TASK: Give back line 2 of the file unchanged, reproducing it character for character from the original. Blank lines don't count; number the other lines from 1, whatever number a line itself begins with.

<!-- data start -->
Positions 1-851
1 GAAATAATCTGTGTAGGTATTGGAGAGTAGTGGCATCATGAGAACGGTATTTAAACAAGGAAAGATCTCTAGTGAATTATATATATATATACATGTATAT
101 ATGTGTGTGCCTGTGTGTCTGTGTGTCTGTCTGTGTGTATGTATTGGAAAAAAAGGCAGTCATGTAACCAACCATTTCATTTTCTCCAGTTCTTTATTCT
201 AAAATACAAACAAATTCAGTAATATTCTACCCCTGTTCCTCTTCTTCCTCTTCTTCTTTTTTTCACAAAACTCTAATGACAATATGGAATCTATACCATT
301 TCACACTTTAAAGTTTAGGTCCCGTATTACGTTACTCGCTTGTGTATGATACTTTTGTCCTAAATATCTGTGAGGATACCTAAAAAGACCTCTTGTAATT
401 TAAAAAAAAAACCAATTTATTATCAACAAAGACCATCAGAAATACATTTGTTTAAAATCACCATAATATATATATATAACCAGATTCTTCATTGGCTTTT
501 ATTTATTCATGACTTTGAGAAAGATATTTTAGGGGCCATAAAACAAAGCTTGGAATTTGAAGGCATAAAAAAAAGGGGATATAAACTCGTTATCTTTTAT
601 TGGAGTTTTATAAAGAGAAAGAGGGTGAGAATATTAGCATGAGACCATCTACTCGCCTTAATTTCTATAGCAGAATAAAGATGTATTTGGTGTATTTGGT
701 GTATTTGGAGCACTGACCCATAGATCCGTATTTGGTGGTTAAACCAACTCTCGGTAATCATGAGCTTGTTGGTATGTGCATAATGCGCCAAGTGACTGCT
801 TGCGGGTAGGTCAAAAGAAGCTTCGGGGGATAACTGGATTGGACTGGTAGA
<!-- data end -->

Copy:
1 GAAATAATCTGTGTAGGTATTGGAGAGTAGTGGCATCATGAGAACGGTATTTAAACAAGGAAAGATCTCTAGTGAATTATATATATATATACATGTATAT